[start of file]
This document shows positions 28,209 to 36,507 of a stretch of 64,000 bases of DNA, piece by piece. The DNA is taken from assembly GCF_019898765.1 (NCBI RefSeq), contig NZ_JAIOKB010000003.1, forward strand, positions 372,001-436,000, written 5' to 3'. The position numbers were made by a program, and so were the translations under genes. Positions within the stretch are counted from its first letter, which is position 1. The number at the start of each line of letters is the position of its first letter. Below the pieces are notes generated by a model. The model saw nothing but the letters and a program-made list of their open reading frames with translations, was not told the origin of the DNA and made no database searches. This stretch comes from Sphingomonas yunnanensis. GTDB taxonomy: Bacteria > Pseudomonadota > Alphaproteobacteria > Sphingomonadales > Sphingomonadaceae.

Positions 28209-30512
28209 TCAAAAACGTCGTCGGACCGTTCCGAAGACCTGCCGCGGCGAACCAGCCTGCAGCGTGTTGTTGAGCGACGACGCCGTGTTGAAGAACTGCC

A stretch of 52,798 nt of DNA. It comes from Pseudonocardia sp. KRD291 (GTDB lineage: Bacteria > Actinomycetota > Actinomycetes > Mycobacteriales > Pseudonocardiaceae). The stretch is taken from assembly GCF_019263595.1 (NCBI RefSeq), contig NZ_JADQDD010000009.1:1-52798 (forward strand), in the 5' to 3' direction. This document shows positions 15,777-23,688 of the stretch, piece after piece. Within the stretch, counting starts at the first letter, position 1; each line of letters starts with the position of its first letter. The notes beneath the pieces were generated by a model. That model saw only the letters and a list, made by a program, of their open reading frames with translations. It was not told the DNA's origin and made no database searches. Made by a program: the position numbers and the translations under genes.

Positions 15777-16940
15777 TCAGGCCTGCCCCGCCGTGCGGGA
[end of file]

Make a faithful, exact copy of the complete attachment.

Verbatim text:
This document shows positions 28,209 to 36,507 of a stretch of 64,000 bases of DNA, piece by piece. The DNA is taken from assembly GCF_019898765.1 (NCBI RefSeq), contig NZ_JAIOKB010000003.1, forward strand, positions 372,001-436,000, written 5' to 3'. The position numbers were made by a program, and so were the translations under genes. Positions within the stretch are counted from its first letter, which is position 1. The number at the start of each line of letters is the position of its first letter. Below the pieces are notes generated by a model. The model saw nothing but the letters and a program-made list of their open reading frames with translations, was not told the origin of the DNA and made no database searches. This stretch comes from Sphingomonas yunnanensis. GTDB taxonomy: Bacteria > Pseudomonadota > Alphaproteobacteria > Sphingomonadales > Sphingomonadaceae.

Positions 28209-30512
28209 TCAAAAACGTCGTCGGACCGTTCCGAAGACCTGCCGCGGCGAACCAGCCTGCAGCGTGTTGTTGAGCGACGACGCCGTGTTGAAGAACTGCC

A stretch of 52,798 nt of DNA. It comes from Pseudonocardia sp. KRD291 (GTDB lineage: Bacteria > Actinomycetota > Actinomycetes > Mycobacteriales > Pseudonocardiaceae). The stretch is taken from assembly GCF_019263595.1 (NCBI RefSeq), contig NZ_JADQDD010000009.1:1-52798 (forward strand), in the 5' to 3' direction. This document shows positions 15,777-23,688 of the stretch, piece after piece. Within the stretch, counting starts at the first letter, position 1; each line of letters starts with the position of its first letter. The notes beneath the pieces were generated by a model. That model saw only the letters and a list, made by a program, of their open reading frames with translations. It was not told the DNA's origin and made no database searches. Made by a program: the position numbers and the translations under genes.

Positions 15777-16940
15777 TCAGGCCTGCCCCGCCGTGCGGGA